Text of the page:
Click here for more Information on the upcoming conference.
Please click here for registration (single / group):
Single tickets are priced at our prime price of EUR 735 (+VAT) which ends on January 31, 2018.
Academics pay 525 EUR (+VAT) at all times. We kindly ask for proof of your affiliation.
Group prices (3 or more from the same institution) are at EUR 735 (+VAT) pp.
Discounted price of EUR 840 (+VAT) is valid from February 1 until February 28, 2018.
Regular price from March 1, 2018 is EUR 1.050 (+VAT).
EINLADUNG ZUM DATA SCIENCE-WORKSHOP!
Termin: 21. und 22. März 2018
Erleben Sie die Industrie im Umbruch, in der die Verzahnung von innovativen mathematisch-naturwissenschaftlichen Methoden mit ökonomischer Expertise immer wichtiger wird. Konzipieren, entwickeln und implementieren Sie Algorithmen basierend auf klassischen numerischen Verfahren, etablierten Simulationstechniken oder Machine Learning Prinzipien und kombinieren Sie diese mit modernen Technologien. Machen Sie Innovationen nutzbar und gestalten Sie die Zukunft unserer Kunden mit.
Wenn Sie gerade dabei sind, Ihre akademische Karriere mit einem exzellenten Abschluss (MSc, Diplom oder Promotion) zu krönen und bereit sind, die Grenze zwischen akademischer Theorie und Unternehmenspraxis zu überschreiten, dann sind wir
gespannt auf Sie.
d-fine ist mit über 700 Beratern und Büros in Berlin, Frankfurt, London, München, Wien und Zürich eines der größten spezialisierten Beratungsunternehmen in Europa. Wir fokussieren höchste naturwissenschaftlich-technische Kompetenz auf die anspruchsvollen Herausforderungen unserer Kunden.
Unsere Kunden schätzen unseren kompromisslos hohen Qualitätsanspruch und vor allem, dass wir diesen Anspruch auch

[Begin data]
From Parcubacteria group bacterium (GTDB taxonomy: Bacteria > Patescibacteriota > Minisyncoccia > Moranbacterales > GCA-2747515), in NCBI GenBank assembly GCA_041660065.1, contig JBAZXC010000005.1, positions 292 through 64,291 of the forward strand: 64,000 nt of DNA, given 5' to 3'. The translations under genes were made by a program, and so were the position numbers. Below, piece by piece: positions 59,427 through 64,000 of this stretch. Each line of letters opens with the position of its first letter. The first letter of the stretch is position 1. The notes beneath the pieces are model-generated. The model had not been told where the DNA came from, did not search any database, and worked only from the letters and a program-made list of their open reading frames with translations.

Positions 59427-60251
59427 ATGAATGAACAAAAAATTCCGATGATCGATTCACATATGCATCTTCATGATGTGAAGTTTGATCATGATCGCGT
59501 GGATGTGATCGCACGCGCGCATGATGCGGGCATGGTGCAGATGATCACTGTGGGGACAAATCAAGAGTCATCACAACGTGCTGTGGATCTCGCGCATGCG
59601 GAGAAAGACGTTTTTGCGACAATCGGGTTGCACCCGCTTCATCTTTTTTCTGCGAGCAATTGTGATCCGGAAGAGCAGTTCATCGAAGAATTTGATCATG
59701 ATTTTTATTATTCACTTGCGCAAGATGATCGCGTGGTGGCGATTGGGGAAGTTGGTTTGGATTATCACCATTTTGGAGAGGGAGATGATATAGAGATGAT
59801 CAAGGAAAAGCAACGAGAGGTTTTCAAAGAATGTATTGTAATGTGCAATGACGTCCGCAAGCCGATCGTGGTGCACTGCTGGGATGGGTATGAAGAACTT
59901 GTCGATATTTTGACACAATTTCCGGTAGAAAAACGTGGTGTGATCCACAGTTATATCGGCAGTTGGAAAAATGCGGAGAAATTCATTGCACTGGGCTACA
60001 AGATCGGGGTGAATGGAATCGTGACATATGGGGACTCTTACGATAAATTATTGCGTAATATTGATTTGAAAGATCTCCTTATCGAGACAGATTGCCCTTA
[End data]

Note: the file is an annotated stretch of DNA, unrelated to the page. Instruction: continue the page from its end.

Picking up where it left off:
realisieren. Das beginnt schon bei der Auswahl unserer Mitarbeiter (m / w).
d-fine. Die Spezialisten für Risk&Finance.
2tägiger Workshop mit Vorträgen zu aktuellen Beratungsthemen wie Data Science, Predictive Analytics und Artificial Intelligence mit Fallbeispielen und Erfahrungsberichten. Bewerbungsschluss ist der 29. Januar 2018.
Termin: 21. und 22. März 2018
Ort: Schlosshotel Kronberg im Taunus
An der Hauptwache 7
60313 Frankfurt am Main
T +49 69 907 37- 555
Senior Quant/ Consultant
We are looking for senior quant / consultant in the areas of
- Actuary with 5 to 7 years of experience in insurance or re-insurance
- Experience in quantitative Risk Management in relation to regulatory issues (Solvency II)
- Experience in Capital Management
- Quant with 5 to 7 years of experience in Banking, ideally in Trading
- Experience in quantitative Risk Management in relation to regulatory issues (Basel III)
- Experience in Capital Management
- Quant with 5 to 7 years of experience in Asset Management (Funds, Insurance and Family Offices), ideally with emphasis on Risk Management
- Experience in quantitative Risk Management in relation to regulatory issues (German KAGB and KARBV)
Please send us your CV to email@example.com
Do the following apply to you?
- Master degree or diploma in (business) mathematics or physics
- PhD or CFA is a bonus
- First experiences in mathematical finance is desirable
- Very good programming skills, e.g. C++, Python or Matlab
- Good language skills in German and English
- Outstanding analytical skills and a problem-solving attitude
- High motivation to develop your knowledge and skills
- Good communication skills and team spirit
Then we would like to hear from you. Please send us your CV to firstname.lastname@example.org